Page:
Microsoft watchers have two interesting stories to follow this week. First is the new Intellectual Property (IP) licensing scheme. The second is a feverish round speculation (just a rumor) that Microsoft will buy AMD. Both tie into an older story about plans for the next generation Xbox.
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The IP story alone is quite interesting. The AMD story, while a long shot, is potentially huge. The older Xbox story has gained significance in light of the other two. Together, these stories suggest Microsoft may be about to launch a new hardware related business strategy.
Microsoft announced their new IP scheme with great fanfare last week. Read a more objective report here. They positioned this new scheme as a fit of generosity. On a side note, this is why MS is so disliked in the industry. They come up with a self-serving gambit, and solemnly tell you its entirely for your benefit. The infuriating thing is that they really believe it. That explains their petulance when these things are criticised.
Anyway, the two specific initiatives they announced were licensing regimes for Clear Type and the FAT file system. The FAT regime requires 25¢ payment to MS per formatted device. To a maximum of $250,000 per company. The main effect of this will be on digital storage devices for things like cameras. $250,000 will not break any manufacturer, and the 25¢ per device can be hidden easily in the price. Microsoft is well within their rights here. They hold patents on FAT and the fees are not excessive. However, hardware manufacturers won’t like to pay for what used to be free. And they’re not going to like paying Microsoft for using something that became the standard because it was free.
In a Register story , Andrew Orlowski reports Microsoft hired Marshall Phelps away from IBM in June. Phelps was the man that monetized IBM’s patent portfolio. The story quotes Eben Moglen of the Free Software Foundation as saying, “from 1935 to 1984, IBM did not ever enforce a patent for license revenue.” IBM’s 2002 annual report states their patent revenue for that year was $1.1 billion. This was down from a peak of $1.6 billion in 2000. Phelps is widely credited with inventing this business.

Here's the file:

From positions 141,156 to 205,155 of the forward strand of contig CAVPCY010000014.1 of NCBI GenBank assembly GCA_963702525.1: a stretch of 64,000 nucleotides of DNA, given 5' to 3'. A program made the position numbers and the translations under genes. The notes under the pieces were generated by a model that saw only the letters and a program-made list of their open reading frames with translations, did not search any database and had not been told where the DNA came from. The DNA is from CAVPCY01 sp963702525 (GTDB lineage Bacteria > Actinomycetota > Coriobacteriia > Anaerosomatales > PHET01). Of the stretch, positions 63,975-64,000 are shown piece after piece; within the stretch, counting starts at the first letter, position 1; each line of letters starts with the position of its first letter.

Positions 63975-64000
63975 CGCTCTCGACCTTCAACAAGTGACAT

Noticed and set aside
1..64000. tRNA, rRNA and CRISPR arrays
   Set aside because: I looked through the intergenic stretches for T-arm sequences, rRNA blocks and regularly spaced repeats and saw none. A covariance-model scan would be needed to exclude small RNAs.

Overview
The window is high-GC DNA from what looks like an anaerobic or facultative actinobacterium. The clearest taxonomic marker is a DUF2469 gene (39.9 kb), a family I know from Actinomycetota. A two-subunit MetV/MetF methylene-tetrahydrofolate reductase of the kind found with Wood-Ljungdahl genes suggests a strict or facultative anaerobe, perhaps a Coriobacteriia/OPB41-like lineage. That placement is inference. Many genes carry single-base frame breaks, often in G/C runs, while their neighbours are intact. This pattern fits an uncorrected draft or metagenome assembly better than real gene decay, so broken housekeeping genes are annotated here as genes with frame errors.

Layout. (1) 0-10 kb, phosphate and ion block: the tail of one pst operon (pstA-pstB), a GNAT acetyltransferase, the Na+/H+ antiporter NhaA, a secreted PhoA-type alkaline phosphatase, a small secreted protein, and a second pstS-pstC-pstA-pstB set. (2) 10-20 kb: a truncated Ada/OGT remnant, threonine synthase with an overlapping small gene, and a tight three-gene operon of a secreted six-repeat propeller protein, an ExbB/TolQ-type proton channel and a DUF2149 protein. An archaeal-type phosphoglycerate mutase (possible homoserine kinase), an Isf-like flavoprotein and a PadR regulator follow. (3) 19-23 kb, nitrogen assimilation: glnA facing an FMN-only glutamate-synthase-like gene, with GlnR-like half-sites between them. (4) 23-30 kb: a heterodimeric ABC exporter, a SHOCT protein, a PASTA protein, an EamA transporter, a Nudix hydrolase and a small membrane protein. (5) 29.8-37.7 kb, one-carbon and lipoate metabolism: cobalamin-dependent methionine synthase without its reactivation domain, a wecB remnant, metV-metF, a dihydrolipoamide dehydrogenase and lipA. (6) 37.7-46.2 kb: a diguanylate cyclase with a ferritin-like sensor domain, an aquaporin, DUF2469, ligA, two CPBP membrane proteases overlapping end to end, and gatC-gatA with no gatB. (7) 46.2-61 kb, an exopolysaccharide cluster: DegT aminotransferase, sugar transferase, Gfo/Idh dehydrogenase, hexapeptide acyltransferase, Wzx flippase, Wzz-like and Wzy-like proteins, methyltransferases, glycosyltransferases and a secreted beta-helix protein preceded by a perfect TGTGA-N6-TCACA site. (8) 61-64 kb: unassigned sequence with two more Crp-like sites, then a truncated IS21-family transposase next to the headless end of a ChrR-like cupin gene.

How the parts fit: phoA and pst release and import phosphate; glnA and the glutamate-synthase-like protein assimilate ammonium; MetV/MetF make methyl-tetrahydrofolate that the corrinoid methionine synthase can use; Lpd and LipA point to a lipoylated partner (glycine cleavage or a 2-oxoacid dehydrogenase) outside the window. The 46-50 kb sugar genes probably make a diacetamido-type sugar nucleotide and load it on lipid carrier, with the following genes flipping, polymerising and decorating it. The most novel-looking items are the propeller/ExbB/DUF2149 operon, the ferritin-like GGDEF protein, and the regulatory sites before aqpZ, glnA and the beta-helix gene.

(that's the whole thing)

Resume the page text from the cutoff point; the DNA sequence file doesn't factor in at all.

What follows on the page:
We all know that Microsoft is desperate for new sources in income. Office and Windows are the only divisions making money. Microsoft has acknowledged that growth is flattening in these sectors as well. They have made big investments in cable TV, game consoles, an ISP, embedded operating systems, and phones. None of these have paid off so far. A new income stream based on Microsoft’s patent portfolio is a no-brainer.
Orlowski observes that Microsoft is well positioned to push Linux and Linux distributors on patent issues. He writes
“Microsoft’s actions so far don’t constitute a full frontal attack on free software. It’s often been rumored that Microsoft has a number of patents – the number varies – on the Linux kernel itself. But it has chosen not to pursue such an inflammatory tactic, just yet, and may not even need to at all in order to succeed.” He reckons by crippling the likes of RedHat and Novell with legal threat, MS may be able to manage the Linux contagion. Things may not be so simple anymore, however. SCO has radicalized the community and make it clear that while fractious, the open source community is no pushover.
Too much pressure could also bring unwelcome anti-trust attention. John Ashcroft will not run the Department of Justice forever. And the individual states have shown they are not shy about acting on their own. A convicted monopolist using patents to cripple technological development would be a tempting political target. Even a pro-business regime like the Bush administration needs to throw an occasional scrap to the hounds.